TITLE

Pharmacological Properties of Parenteral Cephalosporins: Rationale for Ambulatory Use

AUTHOR(S)
Strehl, E.; Kees, F.
PUB. DATE
June 2000
SOURCE
Drugs;Jun2000 Supplement 3, Vol. 59 Issue 6, p9
SOURCE TYPE
Academic Journal
DOC. TYPE
Article
ABSTRACT
Parenteral cephalosporins are among the most frequently used antibiotics in hospital therapy. They are characterised by an extended spectrum of activity against Gram-positive and Gram-negative bacteria, and some also have good activity against anaerobes. They kill proliferating bacterial cells rapidly, and generally show only a low tendency to select resistant mutants. However, there are cephalosporin compounds which induce cephalosporinases very rapidly in certain microorganisms. Together with other β-lactam antibiotics, parenteral cephalosporins interfere with bacterial cell wall synthesis by inhibiting peptidoglycan cross-linkage. Because of this specific target, they are nontoxic to mammalian cells, and have a very favourable adverse effect profile. The chemical stability of parenteral cephalosporins in aqueous solution is good. After intravenous injection, high concentrations of these agents are achieved in serum and tissue. Most cephalosporins are eliminated unchanged via the kidney, with a half-life of 1 to 2 hours. But there are also derivatives with a serum half-life of more than 2 and up to 8 hours, allowing 12- or 24-hour dosage intervals. Because of their reliable efficacy and low risk of adverse effects, the parenteral cephalosporins offer a high degree of tolerability even in the setting of outpatient antibiotic therapy. In particular, the derivatives of the third generation are characterised by unique pharmacological properties.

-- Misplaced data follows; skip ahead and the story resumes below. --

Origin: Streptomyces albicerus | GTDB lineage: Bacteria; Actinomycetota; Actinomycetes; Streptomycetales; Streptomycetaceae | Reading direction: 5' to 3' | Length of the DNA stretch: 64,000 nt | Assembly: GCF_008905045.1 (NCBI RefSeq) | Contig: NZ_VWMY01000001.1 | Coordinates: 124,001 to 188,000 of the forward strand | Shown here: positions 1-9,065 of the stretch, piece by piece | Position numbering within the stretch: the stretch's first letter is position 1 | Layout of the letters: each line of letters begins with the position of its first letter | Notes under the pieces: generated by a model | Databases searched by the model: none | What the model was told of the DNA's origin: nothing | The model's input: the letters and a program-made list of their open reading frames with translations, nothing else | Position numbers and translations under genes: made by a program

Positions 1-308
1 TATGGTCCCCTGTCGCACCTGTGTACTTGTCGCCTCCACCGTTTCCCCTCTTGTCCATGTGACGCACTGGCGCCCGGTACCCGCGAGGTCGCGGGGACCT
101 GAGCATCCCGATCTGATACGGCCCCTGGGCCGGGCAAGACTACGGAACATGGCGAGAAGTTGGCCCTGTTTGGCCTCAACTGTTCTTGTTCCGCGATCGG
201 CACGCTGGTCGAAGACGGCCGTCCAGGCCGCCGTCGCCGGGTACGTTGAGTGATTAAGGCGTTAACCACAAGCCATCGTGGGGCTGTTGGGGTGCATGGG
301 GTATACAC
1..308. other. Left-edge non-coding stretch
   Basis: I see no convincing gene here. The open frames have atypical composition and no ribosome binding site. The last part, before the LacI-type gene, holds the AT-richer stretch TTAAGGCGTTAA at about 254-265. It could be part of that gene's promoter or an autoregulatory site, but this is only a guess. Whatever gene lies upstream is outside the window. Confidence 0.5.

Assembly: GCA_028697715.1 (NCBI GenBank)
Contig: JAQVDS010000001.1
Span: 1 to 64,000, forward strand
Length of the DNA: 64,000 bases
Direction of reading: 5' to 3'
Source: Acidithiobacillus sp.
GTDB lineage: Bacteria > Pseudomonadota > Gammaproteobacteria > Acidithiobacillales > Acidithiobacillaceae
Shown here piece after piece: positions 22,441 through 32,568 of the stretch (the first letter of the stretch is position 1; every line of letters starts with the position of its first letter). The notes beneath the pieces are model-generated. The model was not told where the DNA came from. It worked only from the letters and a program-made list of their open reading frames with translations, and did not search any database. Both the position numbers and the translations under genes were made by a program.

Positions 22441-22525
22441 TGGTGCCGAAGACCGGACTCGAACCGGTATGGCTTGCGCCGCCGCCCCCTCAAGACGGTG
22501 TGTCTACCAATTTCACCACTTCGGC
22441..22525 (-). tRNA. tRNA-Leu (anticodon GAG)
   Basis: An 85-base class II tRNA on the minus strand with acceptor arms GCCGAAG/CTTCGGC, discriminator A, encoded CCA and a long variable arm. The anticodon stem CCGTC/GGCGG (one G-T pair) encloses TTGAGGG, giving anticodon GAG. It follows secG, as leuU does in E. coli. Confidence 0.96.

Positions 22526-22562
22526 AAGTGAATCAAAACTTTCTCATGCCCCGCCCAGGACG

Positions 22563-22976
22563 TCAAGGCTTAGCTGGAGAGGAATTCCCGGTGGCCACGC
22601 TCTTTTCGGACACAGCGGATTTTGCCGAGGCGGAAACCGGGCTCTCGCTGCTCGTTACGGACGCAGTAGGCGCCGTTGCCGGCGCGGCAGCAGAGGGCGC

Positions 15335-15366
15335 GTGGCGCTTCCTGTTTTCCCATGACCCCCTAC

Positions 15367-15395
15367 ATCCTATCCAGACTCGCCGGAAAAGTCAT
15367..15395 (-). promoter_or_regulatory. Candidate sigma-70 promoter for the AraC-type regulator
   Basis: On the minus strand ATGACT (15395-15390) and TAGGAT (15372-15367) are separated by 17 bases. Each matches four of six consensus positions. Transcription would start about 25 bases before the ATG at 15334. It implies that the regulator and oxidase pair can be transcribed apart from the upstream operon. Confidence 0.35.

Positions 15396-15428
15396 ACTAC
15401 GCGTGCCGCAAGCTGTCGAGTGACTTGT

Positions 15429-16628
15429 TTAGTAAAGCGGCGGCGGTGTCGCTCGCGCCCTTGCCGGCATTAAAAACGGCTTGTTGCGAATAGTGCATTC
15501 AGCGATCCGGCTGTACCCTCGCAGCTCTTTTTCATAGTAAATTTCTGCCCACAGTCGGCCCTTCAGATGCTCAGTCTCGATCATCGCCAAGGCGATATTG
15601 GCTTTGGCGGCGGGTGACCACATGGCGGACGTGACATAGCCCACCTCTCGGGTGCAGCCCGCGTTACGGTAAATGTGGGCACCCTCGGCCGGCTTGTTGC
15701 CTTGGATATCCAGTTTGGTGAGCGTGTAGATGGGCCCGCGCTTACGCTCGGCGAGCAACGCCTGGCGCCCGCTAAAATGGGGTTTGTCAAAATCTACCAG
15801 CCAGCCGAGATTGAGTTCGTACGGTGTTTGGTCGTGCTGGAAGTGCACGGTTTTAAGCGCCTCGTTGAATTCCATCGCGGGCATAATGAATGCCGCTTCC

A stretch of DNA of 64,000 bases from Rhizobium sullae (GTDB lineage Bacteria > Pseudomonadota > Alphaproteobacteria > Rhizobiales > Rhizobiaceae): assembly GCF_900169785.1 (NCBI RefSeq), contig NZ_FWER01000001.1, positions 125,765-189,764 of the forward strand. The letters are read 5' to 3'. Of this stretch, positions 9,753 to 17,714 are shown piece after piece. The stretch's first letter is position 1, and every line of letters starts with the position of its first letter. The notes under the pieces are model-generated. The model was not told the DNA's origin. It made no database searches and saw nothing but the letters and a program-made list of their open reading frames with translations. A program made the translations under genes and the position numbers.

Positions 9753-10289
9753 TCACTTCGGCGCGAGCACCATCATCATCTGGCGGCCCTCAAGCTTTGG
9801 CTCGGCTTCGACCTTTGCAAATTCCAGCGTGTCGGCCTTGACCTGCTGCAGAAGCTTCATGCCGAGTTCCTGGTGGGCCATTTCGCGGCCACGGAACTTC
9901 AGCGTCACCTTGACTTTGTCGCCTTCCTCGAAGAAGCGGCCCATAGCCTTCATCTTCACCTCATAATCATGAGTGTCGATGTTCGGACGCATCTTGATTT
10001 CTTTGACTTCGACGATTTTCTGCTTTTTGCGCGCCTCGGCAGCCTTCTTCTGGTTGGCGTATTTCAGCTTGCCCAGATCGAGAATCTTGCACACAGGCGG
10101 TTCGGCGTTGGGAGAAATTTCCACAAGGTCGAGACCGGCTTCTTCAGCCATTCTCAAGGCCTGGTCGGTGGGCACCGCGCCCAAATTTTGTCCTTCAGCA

ACCESSION #
9593666

 

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